The trees that cover Ruppert Cos.’ 600-acre nursery in Laytonsville now share a small parcel of land with 988 deep metallic blue solar panels that will supply power to the landscaper’s five-building headquarters.
The company began construction on a new, eco-conscious campus three years ago and the $1 million solar field, a third of which is financed by a federal tax credit, promises to erase its $35,000 annual electric bill.
The company exemplifies what industry observers have described as an increase in the number of business and homeowners who have embraced solar energy as the price of technology comes down and installers reform their business models to allay steep up-front costs.
President Craig Ruppert said the company has hung its shingle in several locations across Montgomery County since 1977, but for the first time the economics of building green offices proved favorable to its bottom line.
“Was it thought about [in the past]? Maybe a little bit. Was it seriously incorporated into plans? No,” Ruppert said. “The economics weren’t as compelling 10 years ago. The cost of electricity has gone up. The cost of gas has gone up. So I think economics is driving our gradual migration toward going green.”
The U.S. Solar Market Insight report, published quarterly by the Solar Energy Industry Association and GTM Research, found that 252 megawatts of solar power capacity were created nationwide during the first three months of the year. That’s a 66 percent increase over the same period in 2010.
The demand has kept companies like Rockville-based Standard Solar busy with installation projects around the Washington region, which has emerged along with the rest of the Mid-Atlantic as a hot market for solar power.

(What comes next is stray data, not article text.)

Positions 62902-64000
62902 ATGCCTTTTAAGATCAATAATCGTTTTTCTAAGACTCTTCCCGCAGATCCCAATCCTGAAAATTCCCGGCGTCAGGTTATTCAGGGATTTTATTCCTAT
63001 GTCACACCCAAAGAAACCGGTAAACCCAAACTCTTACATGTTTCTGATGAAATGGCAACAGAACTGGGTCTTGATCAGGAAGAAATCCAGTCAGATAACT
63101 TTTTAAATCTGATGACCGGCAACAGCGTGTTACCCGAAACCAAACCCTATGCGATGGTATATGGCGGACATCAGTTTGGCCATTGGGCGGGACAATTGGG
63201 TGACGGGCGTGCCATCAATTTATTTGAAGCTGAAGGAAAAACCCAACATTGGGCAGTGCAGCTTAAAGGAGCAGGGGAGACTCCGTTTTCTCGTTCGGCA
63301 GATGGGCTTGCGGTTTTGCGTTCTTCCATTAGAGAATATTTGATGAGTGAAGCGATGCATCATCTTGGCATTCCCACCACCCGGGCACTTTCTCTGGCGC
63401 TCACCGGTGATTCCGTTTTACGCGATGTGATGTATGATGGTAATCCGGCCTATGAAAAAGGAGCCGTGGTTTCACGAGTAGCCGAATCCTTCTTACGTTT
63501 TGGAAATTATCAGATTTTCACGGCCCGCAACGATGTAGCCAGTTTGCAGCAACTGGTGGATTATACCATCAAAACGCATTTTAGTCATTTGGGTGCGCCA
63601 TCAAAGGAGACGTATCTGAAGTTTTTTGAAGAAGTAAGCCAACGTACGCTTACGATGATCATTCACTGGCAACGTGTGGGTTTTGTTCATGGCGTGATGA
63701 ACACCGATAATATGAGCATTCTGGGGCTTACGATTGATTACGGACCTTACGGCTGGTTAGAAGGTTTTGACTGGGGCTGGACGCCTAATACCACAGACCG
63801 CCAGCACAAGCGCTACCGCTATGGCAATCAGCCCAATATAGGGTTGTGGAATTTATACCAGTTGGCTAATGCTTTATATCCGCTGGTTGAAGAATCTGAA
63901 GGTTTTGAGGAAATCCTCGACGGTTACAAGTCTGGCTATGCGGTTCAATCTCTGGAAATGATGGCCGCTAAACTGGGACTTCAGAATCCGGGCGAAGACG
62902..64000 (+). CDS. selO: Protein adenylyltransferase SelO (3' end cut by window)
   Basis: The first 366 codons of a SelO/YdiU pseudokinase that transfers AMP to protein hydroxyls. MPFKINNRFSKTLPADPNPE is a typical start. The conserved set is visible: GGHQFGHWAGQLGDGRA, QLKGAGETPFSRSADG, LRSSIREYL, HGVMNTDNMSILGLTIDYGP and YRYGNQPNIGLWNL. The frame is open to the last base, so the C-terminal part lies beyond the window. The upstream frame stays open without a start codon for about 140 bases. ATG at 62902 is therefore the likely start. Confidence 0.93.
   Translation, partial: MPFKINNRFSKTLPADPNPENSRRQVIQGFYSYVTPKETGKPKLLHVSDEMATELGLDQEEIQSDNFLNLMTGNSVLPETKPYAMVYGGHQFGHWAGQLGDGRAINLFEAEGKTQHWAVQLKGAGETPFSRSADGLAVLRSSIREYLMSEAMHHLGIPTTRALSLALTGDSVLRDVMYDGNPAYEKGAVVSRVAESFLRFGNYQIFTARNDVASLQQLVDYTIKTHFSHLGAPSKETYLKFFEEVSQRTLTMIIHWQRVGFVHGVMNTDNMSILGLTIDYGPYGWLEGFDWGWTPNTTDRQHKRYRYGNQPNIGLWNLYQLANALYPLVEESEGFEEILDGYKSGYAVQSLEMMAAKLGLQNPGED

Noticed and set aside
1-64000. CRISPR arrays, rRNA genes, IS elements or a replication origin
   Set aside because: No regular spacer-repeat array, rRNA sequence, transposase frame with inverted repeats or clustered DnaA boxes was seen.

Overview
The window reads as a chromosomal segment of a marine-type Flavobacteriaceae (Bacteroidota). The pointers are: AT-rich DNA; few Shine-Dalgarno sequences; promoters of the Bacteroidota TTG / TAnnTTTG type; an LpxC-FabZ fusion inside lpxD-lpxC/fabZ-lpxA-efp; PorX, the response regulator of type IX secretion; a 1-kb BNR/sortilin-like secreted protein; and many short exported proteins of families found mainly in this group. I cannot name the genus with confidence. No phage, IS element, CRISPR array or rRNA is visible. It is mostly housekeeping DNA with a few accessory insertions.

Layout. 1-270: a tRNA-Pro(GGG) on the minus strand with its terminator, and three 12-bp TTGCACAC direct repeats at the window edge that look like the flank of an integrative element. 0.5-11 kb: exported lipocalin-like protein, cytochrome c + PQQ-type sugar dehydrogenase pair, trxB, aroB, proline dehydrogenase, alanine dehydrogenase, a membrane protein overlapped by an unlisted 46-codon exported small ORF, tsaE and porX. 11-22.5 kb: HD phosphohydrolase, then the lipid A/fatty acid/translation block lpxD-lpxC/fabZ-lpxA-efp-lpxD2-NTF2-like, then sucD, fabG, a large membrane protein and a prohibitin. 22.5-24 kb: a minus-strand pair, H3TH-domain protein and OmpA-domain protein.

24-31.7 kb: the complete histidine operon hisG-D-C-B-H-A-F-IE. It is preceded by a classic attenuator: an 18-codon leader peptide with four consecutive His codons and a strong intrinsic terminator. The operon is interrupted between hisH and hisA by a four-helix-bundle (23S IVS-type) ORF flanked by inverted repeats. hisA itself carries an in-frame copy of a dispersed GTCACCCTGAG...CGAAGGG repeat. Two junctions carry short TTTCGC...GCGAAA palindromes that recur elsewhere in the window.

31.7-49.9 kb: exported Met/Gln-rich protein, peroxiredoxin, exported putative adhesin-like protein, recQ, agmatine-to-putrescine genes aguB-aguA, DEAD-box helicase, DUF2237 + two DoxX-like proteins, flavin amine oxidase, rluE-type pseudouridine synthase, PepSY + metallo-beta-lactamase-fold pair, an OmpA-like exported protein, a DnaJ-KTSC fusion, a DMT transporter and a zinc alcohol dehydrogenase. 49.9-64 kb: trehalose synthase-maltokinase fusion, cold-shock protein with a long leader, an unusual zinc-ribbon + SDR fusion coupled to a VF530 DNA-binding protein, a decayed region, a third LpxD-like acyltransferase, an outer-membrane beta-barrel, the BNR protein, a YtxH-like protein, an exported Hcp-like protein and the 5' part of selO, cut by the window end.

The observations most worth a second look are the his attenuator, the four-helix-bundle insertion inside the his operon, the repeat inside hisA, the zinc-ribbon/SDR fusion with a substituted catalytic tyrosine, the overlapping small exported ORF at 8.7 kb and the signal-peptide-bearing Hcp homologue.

In 2004 “when we first started out doing projects . . . it was very much people who were doing it for a statement because it was good for the environment,” said President Scott Wiater. “Nowadays, it’s almost all strictly financial based.”
He said that incentives from federal and state lawmakers and cheaper technology costs combined with high energy prices and greater environmental awareness equate to an economic and social dynamic that favors solar power more than in years past.
Standard Solar is also one of many firms that have begun to offer financial plans that allow customers to lease the panel system, thus reducing or eliminating the initial costs in exchange for monthly payments. In July, the company partnered with San Francisco-based SunRun, a solar leasing company.
“It makes sense for those customers that don’t want to put down a lot of money up-front so it opened up the customer base to a whole new subset of people,” Wiater said. “In our view it’s going to accelerate our growth.”
But competitors aim to share in the rising demand as more energy providers enter the solar business and established shops expand their footprint.
SolarCity, a San Mateo, Calif.-based outfit, bought the solar division of Rockville’s Clean Currents in January as a way to establish its presence on the East Coast. It was responsible for the Ruppert Cos. project.
Regional Director Lee Keshishian said the company acts as a one-stop provider of design, installation and financing, an attribute that executives said helps simplify the process for customers and differentiate SolarCity from competitors.
“We’re seeing our sales increase every month and the numbers are growing quite quickly, and that’s why we have to hire on aggressively to keep pace on the installations,” Keshishian said.